The Penn State Department of Statistics will host a free public lecture presented by Verne M. Willaman Professor of Statistics Bing Li titled “Sufficiency: A Brief History of Data Reduction,” from 4 to 5 p.m. on Thursday, March 23, in Berg Auditorium, 100 Huck Life Sciences Building, on the Penn State University Park campus and on Zoom. A reception will follow the talk in the Verne M. Willaman Gateway to the Sciences on the third-floor bridge connecting the Huck Life Sciences and Chemistry Buildings.
Li’s talk will explore the ideas of data reduction—simplifying data without losing important information—and of data sufficiency—comprehensively summarizing data using relatively few statistics. Modern data is often complex and has high dimension, meaning more features are considered (e.g., height, weight, and genetic information in a medical study) than observations (e.g., individual patients). Statisticians develop methods to reduce this dimensionality and make analysis and interpretation easier. Efficient methods of dimension reduction are useful in a variety of applications, such as pattern recognition, classification, statistical learning, medical research, and bioinformatics.
Li’s fundamental and pioneering work has helped to shape the development of the field of sufficient dimension reduction. He and his coauthors have introduced several popular statistical methods of dimension reduction, including contour regression, directional regression, and the envelope model. Li's other research interests include statistical graphical models, functional data analysis, independent component analysis, order determination, the envelope model, and estimating equations.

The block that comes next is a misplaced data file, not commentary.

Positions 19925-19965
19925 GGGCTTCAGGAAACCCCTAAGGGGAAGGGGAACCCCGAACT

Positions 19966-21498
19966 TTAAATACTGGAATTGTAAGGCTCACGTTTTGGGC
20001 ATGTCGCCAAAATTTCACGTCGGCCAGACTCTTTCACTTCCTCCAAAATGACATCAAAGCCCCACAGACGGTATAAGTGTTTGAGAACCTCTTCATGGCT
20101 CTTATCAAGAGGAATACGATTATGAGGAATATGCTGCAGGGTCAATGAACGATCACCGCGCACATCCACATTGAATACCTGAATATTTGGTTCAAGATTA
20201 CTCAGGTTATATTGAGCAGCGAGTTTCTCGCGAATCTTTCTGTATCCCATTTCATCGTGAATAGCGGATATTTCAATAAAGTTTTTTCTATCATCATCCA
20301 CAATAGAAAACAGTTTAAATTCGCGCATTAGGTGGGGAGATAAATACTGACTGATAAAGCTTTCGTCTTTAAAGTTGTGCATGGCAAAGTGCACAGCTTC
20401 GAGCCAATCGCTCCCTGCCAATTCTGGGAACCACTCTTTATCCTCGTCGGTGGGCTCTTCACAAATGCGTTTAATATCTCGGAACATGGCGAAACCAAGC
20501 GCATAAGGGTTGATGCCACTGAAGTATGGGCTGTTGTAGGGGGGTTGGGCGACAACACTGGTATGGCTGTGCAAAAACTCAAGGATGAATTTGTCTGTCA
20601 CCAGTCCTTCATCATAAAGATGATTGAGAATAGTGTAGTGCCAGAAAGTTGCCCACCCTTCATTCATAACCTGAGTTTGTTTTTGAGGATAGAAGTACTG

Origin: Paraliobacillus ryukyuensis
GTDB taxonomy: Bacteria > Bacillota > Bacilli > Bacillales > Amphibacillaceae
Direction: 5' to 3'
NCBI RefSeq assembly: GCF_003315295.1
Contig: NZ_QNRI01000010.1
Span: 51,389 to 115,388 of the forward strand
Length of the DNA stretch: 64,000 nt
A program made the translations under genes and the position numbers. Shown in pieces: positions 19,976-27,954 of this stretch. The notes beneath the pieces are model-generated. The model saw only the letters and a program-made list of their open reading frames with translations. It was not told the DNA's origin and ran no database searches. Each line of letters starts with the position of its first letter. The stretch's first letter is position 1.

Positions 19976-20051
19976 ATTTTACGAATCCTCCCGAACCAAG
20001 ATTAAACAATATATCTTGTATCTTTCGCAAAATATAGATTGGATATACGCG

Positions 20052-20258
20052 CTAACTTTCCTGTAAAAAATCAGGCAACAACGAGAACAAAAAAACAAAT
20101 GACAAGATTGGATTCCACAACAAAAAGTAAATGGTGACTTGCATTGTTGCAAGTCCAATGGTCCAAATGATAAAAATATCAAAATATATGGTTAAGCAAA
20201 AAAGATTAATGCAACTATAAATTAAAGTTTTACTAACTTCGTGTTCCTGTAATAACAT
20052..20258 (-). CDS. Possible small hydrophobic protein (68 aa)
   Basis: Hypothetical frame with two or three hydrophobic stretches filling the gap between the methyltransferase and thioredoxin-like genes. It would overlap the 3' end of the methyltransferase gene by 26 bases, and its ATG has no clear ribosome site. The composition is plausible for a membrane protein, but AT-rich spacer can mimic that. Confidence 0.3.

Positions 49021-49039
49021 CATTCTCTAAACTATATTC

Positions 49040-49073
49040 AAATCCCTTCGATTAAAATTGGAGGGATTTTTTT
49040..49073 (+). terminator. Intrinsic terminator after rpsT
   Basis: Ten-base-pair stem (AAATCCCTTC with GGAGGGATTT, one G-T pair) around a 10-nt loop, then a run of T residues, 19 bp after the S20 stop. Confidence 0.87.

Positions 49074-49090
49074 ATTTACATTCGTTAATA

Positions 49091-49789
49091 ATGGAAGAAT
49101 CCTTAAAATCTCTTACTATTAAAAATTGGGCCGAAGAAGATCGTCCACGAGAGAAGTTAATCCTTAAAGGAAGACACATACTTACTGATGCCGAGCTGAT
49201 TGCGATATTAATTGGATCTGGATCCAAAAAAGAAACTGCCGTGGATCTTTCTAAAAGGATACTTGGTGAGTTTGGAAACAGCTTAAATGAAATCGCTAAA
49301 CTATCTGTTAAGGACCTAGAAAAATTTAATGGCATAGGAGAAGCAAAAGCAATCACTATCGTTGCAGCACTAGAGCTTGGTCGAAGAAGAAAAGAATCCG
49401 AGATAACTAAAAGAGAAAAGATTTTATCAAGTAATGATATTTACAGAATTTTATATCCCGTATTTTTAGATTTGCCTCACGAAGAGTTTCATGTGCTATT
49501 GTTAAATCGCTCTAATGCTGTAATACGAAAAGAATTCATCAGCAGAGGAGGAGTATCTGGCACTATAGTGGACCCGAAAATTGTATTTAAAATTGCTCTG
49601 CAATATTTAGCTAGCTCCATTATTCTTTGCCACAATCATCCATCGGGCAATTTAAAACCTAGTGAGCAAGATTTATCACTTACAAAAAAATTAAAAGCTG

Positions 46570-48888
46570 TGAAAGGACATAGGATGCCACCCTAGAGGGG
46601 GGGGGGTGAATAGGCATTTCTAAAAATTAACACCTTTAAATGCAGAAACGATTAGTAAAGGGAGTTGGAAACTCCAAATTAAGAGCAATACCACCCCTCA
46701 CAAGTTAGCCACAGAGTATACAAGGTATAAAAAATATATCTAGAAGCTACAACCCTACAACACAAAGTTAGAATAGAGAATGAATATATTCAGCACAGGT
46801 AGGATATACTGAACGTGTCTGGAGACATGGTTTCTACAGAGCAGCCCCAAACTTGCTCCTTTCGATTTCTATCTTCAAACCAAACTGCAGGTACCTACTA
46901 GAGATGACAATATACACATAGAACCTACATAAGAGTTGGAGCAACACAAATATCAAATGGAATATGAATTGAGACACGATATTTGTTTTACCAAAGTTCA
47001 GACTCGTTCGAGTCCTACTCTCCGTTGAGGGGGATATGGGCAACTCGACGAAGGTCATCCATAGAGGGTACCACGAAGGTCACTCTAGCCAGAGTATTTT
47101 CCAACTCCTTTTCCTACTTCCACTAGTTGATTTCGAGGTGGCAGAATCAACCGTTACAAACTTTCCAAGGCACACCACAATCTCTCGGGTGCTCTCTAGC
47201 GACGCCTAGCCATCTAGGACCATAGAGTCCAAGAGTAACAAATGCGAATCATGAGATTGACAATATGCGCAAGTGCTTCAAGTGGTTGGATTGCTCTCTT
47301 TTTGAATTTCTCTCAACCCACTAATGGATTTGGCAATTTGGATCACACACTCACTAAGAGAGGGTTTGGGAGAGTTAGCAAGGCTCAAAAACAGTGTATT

Li was elected a Fellow of the Institute of Mathematical Statistics in 2008 and a Fellow of the American Statistical Association in 2015. He is the author/coauthor of two recent books, a research monograph on Sufficient Dimension Reduction (CRC Press, 2018) and a textbook on advanced Statistical Inference (Springer, 2019). Li has served as an associate editor of The Annals of Statistics, the Journal of the American Statistical Association, Statistica Sinica, and the Journal of Statistical Planning and Inference. He also has served as a member of the board of directors of the International Chinese Statistical Association.
Li joined the faculty of the Penn State Department of Statistics in 1992. He earned a doctoral degree in statistics at the University of Chicago in 1992, a master's degree in statistics at the University of British Columbia in 1989, and a master's degree and a bachelor’s degree at the Beijing Institute of Technology in 1986 and 1982, respectively.